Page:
Here’s the dirt: Buyer plans housing revamp
More than 60 federally subsidized East Central neighborhood apartments for poor tenants would remain affordable housing and be revamped under plans by a Seattle-based company that intends to buy the property.
Allied Pacific Development wants to spend more than $1 million re-siding, replacing appliances in and making other upgrades to the 63-unit Parkview Apartments, 1413 E. Seventh Ave., said Greg Dunfield, vice president. The company has asked the Washington state Housing Finance Commission for about $3.33 million in privately issued tax-exempt bonds, and it would use federal tax credits toward a total estimated project cost of $4.68 million, according to the commission. The transaction has not closed.
“It’s really a preservation project for us,” Dunfield said.
Allied submitted a winning bid for the complex, which the nonprofit Northeast Washington Housing Solutions and Spokane Housing Ventures also had offered to purchase, said Robert Di Pietrae, an associate partner with Hendricks & Partners Inc. The 15-building complex was on the market for $3 million.
The units receive project-based Section 8 federal vouchers, which pay the private landlord the difference between a unit’s rent and 30 percent of the renting household’s income. Allied Pacific will request an extension of the subsidy, Dunfield said.
Keeping the units subsidized is “extremely valuable” to the community because Section 8 is a “dying program,” he said. The owner of the complex, Security Properties, also of Seattle, developed the apartments in 1979 through a U.S. Department of Housing and Urban Development loan program, Di Pietrae said.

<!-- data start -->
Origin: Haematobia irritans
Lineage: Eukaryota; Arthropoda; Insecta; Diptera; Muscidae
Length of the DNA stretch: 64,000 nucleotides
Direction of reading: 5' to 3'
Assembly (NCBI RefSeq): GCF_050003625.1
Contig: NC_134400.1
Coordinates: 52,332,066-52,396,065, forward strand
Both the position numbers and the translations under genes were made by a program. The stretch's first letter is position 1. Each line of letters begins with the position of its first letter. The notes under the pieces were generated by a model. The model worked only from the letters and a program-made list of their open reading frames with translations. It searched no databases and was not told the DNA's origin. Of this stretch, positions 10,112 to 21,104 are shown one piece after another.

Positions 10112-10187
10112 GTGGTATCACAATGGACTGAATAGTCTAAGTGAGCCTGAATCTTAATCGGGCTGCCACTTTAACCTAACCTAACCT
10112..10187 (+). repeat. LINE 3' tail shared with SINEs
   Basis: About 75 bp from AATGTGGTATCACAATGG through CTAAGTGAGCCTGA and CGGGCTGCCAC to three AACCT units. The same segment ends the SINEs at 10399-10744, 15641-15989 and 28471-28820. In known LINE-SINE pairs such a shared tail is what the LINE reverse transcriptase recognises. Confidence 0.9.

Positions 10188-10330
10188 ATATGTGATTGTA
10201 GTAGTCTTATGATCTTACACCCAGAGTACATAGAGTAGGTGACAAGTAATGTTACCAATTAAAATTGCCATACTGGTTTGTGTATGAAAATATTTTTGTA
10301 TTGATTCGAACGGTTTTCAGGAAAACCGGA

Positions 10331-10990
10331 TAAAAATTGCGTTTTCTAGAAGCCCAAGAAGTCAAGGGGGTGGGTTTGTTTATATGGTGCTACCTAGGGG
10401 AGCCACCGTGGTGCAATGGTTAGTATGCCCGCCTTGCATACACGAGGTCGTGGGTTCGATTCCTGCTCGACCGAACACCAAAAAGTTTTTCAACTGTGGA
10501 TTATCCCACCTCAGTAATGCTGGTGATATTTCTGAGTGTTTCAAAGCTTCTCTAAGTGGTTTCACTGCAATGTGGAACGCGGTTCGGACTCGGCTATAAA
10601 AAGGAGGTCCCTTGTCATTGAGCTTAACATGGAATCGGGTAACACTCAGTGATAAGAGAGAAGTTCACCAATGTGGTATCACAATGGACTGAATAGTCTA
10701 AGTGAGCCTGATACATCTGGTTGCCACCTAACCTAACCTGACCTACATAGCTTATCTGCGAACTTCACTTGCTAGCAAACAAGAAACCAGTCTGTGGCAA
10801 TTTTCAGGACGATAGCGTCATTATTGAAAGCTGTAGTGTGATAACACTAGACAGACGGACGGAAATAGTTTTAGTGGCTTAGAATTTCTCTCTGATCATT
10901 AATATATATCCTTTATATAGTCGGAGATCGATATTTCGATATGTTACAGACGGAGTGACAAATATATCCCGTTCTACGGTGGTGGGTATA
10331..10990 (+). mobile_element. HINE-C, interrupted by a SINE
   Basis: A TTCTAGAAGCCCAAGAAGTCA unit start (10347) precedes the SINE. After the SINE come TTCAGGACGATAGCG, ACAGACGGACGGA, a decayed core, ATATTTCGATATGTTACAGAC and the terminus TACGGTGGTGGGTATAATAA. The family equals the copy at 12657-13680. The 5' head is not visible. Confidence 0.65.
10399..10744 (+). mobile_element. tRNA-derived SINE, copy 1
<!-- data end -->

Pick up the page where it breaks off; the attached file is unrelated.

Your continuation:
The apartments, near Grant Elementary School, are two-, three- and four-bedroom units. They primarily serve families, Dunfield said.
The complex would be owned by Parkview Partners LP.
North Spokane retail planned
Spokane-based Brumback Consulting Inc. plans to develop a former Tidyman’s location at Five Mile into two retail buildings and an expansion of a nearby storage facility.
Called Cedar Crossing at 5-Mile, the retail development on North Cedar Road will include two 15,400-square-foot buildings and cost an estimated $3 million, said Nick Brumback.
The nearby North Cedar Drive-In Storage, 6320 N. Cedar St., will be expanded by 40,000 square feet over two levels – an estimated $1.5 million project.
Brumback said the developer hopes to attract a bank, local restaurants and a “good range” of retailers to Cedar Crossing. It wants to complete the storage by fall, and some retail space by year’s end. It plans to serve a 114-unit luxury apartment complex across the street, which Brumback expects to be occupied this spring.
The original 64,000-square-foot storage facility, built in 2002, has stayed at “very low vacancy,” Brumback said.
“There’s huge demand for more mini-storage space in the area, and this is the only property left to do it,” he said.
Worthy office building permitted
Spokane developer Walt Worthy received building permits for a new, five-story office building and parking garage under way in Spokane Valley, but there is a roughly $22 million difference in project costs as estimated by the city and the developer.
The foundations and shells of the roughly 250,000-square-foot building and garage, 16201 E. Indiana Ave., will cost an estimated $32.6 million, according to Spokane Valley. It bases its projections on information from the International Code Council that involves the planned use, construction type and square footage of projects, said city spokeswoman Carolbelle Branch.
Worthy Enterprises LLC submitted an estimated cost of just $10.43 million; the city uses the larger estimate to calculate fees, Branch said. The developer isn’t challenging the valuation, however, because it wants to keep the project moving forward, said Jack Marr, Worthy Enterprises director of leasing.
Worthy Enterprises bought the property overlooking the Spokane River on Feb. 5 for about $2.2 million, according to a sales deed.